I’ve never been much of an optimist. Offer me a glass half-full and I’ll pour it out. Show me a silver lining and I’ll maintain that gold is a better buy.
It’s more than that, though. I don’t get too hyper about hyperbole. I have aggravations with exaggerations.
Keep all of that in mind as I make the following proclamation about the impending future of golf: It’s brighter than ever.
This isn’t in regard to the state of the game at its grassroots level or a rebirth in the number of courses being built – though each could be positively impacted by this idea.
Instead, it’s about what is currently taking place at the game’s most elite stage, and what will be taking place for an awfully long time to come.
Ever since players have been competing for cash, there have been young studs on the horizon, threatening the status of seasoned veterans. Never before, though, has the crop of prospects been as respected as they are right now.
There’s no better explanation than to simply ponder a response to this question: Who is the most talented young player in the world? The easy answer is Rory McIlroy, the 22-year-old wunderkind who won the U.S. Open in dominating fashion earlier this summer.
Observers may have proffered a double-take in recent weeks, though. Rickie Fowler, also 22, broke through for his first career professional win in Korea. Tom Lewis followed by claiming the Portugal Masters title in just his third pro start on Sunday.
It speaks volumes about the skill level of these kids that the answer can change seemingly on a week-to-week basis. And it says even more that they’re not just contending, but learning to win on the professional ranks at such a young age.
In previous generations, this triumvirate would have provided all the fuel necessary to flame the rivalry of newcomers versus the establishment, but these days they have plenty of company from their up-and-coming peers.
There’s Jason Day, 23, who finished as runner-up at two of this year’s major championships. Ryo Ishikawa, 20, whose professional victory total has already reached double-digits. Matteo Manassero, 18, who already owns two European Tour titles. Bud Cauley, 21, who is on the verge of becoming the sixth player in the past three decades to earn his PGA Tour card without Q-School or a developmental tour.
At the risk of simply listing more unique talents, there’s Patrick Cantlay, a UCLA sophomore who has already made his mark on the professional circuit. Peter Uihlein, who took last year’s U.S. Amateur crown. Harris English and Russell Henley, a pair of recent University of Georgia grads who claimed Nationwide Tour wins before ever turning pro.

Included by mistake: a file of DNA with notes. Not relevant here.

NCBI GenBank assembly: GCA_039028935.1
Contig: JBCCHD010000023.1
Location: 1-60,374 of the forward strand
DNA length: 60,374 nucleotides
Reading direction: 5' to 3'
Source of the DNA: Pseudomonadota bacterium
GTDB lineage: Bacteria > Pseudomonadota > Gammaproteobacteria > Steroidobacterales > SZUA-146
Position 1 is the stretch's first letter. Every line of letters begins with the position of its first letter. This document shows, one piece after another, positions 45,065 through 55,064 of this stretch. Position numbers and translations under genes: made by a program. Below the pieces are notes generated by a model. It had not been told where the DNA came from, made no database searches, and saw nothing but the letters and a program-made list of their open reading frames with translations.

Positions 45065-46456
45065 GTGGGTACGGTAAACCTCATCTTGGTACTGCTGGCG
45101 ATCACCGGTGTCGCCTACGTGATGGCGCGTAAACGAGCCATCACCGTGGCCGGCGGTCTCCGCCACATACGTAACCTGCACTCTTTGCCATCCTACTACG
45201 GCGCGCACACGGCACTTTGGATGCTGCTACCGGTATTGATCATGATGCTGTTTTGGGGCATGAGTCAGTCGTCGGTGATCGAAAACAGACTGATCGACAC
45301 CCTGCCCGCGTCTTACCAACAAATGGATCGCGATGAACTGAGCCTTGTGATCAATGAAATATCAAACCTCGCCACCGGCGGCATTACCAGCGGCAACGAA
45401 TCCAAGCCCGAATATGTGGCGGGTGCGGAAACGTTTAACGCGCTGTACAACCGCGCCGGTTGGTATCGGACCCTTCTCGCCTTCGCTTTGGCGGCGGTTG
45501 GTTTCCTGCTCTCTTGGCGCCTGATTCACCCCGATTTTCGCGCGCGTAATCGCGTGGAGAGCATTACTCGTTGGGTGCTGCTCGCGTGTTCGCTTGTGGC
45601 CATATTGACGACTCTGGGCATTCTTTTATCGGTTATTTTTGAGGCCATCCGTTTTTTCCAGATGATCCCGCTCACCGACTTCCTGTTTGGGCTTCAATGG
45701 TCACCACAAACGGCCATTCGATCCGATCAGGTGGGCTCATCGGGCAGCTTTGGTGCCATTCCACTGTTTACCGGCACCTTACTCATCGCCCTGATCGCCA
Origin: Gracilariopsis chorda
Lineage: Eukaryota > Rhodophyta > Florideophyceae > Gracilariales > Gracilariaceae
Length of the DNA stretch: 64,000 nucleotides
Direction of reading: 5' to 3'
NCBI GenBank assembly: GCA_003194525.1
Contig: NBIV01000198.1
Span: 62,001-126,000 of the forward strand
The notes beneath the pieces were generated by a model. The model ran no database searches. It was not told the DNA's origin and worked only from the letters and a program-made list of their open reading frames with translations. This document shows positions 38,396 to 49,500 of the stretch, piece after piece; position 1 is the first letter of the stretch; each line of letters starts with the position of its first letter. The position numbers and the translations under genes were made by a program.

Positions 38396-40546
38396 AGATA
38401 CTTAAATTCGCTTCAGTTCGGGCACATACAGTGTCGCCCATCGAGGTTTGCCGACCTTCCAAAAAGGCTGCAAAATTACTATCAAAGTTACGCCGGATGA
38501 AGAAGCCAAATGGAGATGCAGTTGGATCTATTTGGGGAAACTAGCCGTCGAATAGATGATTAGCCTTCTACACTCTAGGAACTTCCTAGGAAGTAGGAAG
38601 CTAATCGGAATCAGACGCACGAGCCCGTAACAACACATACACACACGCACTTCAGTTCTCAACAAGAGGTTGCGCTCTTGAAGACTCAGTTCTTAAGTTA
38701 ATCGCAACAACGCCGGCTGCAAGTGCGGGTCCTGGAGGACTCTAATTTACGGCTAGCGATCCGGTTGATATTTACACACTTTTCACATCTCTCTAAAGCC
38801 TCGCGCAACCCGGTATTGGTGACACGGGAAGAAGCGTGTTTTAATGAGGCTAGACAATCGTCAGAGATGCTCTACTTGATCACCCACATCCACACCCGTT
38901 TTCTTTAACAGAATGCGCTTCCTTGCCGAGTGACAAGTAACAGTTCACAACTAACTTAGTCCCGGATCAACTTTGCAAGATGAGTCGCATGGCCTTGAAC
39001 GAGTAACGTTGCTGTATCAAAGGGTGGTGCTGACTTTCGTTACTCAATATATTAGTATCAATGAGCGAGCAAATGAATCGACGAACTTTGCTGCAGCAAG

That foursome competed on the U.S. Walker Cup team last month. It should only serve as further proof of the global budding talent level that they lost to the team from Great Britain and Ireland.
There is a dizzying array of ridiculously gifted and hard-working youngsters. They’ll not only have to share riches and fame with each other, though, but a bevy of already proven players who are only a few years their senior. Four of the world’s top-10 ranked golfers are 30 or younger, as are each of the next three just outside that delineation. They include rising stars such as Webb Simpson and major winners like Martin Kaymer. In fact, three of the current holders of major titles – and five of the last seven – are 20somethings.
The future of golf is in such a good place at the elite level that it would be easy to proclaim this the beginning of a transformation from the so-called Tiger Era to one of greater parity and more superstars.
In keeping with my newfound optimistic viewpoint, though, allow me to offer what can only be considered the brightest of bright ideas: Tiger Woods returns to past form early next season, but instead of singularly dominating tournaments as he did for so many years, his younger peers – the players who aren’t intimidated by his persona and aren’t afraid to win – continue to step up, one by one challenging him for titles that become larger than simply the trophy for which they are competing.
Add in continued consistent play by stars like Luke Donald and Lee Westwood, and perhaps renewed invigoration for Phil Mickelson, and the next five to 10 years could be a golden age for the game, the likes we haven’t seen in decades.
When Jack Nicklaus first burst onto the scene as a baby-faced 22-year-old at the 1962 U.S. Open, his immediate rivals were Arnold Palmer and Gary Player. While those competitions persisted for years, by the time Nicklaus’ career was winding down, he had cultivated new, younger opponents – most notably Tom Watson.
Woods may never return as the player he once was. If he does, he may finally find a worthy foil in a player like McIlroy, or the opposition could come in the form of a few dozen young, talented players – each of whom has been making his mark during Tiger’s absence from the winner’s circle.
Should the latter take place, it would ultimately provide an entertaining landscape, the likes of which hasn’t been captured in a very long time. It would be a momentous change, sure, but change isn’t always a bad thing.
Hey, even a glass half-empty guy can be optimistic about the future.